You do the same thing every day the same way, to the point where you barely have to think about what you are doing, so rote your actions become with less and less mental effort to achieve them.
You live in the same town for your whole life, seeing the same people (with minor variation for marriages and births and deaths).
You do the same job every day, pushing papers (albeit increasingly digital) in an office, plowing the same dirt in the same fields, teaching the same subject (to different children, as the years go by, a sea of faces).
There is comfort in the sameness, in the predictability. There is beauty, some visible, other not, and creativity in the ritual. There is reason for sameness, patterns and symmetries evident in all life.
To some this endless repetition is anathema, a killer of all creativity and growth, whether because it is a more direct path to that end of all ends or because it is boring or because it sucks from us what makes us unique. They jump from one place to the next, from one thing to the next, embracing the chaos and racing so that roots don’t take, so that the images that spill over their eyes and the sounds that fill their ears do not burn into their cortices like screen burn.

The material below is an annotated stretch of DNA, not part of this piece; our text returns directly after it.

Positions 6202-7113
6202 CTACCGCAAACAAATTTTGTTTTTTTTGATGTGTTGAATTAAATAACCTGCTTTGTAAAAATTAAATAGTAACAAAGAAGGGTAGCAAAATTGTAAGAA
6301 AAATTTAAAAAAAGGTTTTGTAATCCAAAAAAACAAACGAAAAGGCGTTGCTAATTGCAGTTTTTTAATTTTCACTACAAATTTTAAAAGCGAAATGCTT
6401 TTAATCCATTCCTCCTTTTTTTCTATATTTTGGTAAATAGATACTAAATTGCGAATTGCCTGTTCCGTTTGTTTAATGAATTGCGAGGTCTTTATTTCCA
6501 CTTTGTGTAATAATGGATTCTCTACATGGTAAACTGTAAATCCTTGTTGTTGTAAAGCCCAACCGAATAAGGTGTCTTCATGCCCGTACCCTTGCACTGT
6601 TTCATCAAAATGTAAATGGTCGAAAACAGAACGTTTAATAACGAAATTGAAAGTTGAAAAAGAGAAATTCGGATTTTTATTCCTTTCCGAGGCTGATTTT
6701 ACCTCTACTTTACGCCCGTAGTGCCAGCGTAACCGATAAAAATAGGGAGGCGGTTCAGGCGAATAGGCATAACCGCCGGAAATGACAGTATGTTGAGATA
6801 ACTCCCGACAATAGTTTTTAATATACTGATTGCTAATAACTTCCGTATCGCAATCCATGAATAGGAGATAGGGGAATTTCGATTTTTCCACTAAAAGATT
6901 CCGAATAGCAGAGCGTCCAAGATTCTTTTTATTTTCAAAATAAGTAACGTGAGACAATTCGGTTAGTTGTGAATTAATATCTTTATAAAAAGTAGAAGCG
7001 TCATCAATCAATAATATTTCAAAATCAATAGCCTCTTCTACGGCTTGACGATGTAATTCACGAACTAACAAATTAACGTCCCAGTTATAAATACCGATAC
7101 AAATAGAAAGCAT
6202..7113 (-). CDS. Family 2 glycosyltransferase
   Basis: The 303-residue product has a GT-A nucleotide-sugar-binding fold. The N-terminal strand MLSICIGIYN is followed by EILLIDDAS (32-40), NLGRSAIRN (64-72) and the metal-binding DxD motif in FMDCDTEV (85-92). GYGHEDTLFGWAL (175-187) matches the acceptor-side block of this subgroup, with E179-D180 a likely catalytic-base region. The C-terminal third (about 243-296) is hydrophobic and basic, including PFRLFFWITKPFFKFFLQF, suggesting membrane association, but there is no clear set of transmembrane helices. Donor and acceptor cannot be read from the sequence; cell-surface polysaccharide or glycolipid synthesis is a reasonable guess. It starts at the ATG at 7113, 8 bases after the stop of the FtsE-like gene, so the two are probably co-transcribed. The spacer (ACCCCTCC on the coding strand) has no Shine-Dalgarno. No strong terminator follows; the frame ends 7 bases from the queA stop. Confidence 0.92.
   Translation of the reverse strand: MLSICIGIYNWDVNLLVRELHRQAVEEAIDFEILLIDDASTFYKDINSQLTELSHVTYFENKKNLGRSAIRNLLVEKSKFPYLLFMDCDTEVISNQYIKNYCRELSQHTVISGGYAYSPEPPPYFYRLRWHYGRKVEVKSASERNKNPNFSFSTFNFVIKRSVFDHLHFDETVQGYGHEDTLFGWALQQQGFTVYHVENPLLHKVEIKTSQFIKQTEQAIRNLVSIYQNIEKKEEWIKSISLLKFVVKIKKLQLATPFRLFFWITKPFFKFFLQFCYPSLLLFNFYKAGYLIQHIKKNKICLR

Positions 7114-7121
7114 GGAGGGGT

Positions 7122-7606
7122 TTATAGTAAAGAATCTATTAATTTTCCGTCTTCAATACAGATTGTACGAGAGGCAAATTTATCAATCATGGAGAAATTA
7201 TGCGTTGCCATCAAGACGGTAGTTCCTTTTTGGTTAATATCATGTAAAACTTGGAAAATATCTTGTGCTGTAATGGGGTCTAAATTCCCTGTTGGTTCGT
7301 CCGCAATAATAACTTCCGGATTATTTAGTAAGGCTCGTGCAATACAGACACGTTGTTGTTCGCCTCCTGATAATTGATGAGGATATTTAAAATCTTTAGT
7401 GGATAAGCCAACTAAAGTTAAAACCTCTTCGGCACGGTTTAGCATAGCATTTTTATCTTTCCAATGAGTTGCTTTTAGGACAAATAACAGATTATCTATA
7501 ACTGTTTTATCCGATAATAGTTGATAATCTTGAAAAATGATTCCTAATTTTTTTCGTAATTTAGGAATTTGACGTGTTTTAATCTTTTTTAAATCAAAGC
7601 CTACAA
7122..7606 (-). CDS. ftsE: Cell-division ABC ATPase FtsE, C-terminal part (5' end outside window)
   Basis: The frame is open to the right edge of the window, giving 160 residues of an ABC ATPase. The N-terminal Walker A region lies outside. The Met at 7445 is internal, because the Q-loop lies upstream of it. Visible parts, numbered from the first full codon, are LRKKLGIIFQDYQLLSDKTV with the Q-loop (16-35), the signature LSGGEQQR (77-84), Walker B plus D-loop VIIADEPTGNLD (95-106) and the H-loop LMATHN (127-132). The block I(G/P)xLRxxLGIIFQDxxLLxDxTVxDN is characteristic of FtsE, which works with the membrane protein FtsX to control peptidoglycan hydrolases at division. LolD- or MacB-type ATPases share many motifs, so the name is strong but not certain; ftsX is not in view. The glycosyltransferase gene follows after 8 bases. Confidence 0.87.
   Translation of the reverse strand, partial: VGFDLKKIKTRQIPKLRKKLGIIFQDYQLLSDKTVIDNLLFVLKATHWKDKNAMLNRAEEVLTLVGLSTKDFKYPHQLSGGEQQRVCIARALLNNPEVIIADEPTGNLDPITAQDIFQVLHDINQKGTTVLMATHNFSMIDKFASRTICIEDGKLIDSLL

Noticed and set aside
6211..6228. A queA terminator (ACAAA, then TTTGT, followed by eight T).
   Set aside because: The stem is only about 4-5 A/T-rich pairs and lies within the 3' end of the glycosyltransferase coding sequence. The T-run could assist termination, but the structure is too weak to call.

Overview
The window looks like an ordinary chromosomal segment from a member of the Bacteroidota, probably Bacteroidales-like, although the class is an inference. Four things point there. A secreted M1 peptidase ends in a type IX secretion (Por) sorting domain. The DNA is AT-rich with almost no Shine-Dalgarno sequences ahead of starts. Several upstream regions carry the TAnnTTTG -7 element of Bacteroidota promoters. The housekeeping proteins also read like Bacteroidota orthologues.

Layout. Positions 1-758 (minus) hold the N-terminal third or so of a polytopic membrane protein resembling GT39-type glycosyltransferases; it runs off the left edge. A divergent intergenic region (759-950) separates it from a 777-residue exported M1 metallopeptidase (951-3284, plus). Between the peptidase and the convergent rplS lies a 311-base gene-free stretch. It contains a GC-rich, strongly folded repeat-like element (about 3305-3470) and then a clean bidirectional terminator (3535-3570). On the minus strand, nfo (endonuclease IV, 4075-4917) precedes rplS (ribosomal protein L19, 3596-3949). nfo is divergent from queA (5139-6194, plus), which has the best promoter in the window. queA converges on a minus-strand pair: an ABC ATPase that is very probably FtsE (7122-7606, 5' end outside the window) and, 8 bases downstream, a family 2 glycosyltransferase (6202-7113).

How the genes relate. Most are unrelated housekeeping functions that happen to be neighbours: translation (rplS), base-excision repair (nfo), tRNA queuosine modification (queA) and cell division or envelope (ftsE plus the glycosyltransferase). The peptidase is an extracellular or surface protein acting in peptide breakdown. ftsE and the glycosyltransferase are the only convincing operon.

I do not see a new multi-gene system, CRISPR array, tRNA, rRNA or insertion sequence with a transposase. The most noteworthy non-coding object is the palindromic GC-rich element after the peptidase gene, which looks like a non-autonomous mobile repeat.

Think, then, of the spider, whose life is a neverending repetition: build a web, catch a meal, eat it and then do it all over again.
Here’s an orb spider building its web (note the meowing, kinda cute):
And another (turn down the sound on this one, the music is totally dweeby)
Life goes on, over and over and over again in an endless repetitive loop, yet critical to its success are persistence, sameness, accuracy, attention. Many spiders work on a schedule, building their webs in the early morning and taking them down at night (and this without their Mama to rouse them from sleep or nag them to clean up and get some rest).
Yet hidden within the sameness is variation. While every web begins with a single thread there are different types of webs: sheet and filmy dome, funnel and orb. The spider builds a highway of non-sticky silk where it can move along its little web world, and another which is sticky to catch its prey. It tiptoes across its creation in a deft dance, a flurry of activity followed by stillness. Waiting. Attuned to vibrations and aware of the subtle differences between a leaf, or a fly, or a dangerous wasp. Once done, some eat the web in an natural recyclage, others leave the core structure so that the next day they can start anew. Anew. Again.
But what happens when this instinctually mastered task goes awry? Imagine the poor orb spiders that NASA put in space, Esmeralda and Gladys. Everything was different from all that they knew: the air, the sounds, no more dew-moist leaves and bark-covered branches on which to build their webs, and no gravity which allows them to hang and swing to build their webs.
Yet spiders, like all creatures faced with life and death, or with a glitch in how things are supposed to be or how we expect them to be, move on. They adapt and find a way to achieve what they need to achieve against all odds. The result may be different, not as perfectly symmetrical or lovely as it might be framed by sunbeams and blown by a gentle summer breeze, but it still catches flies.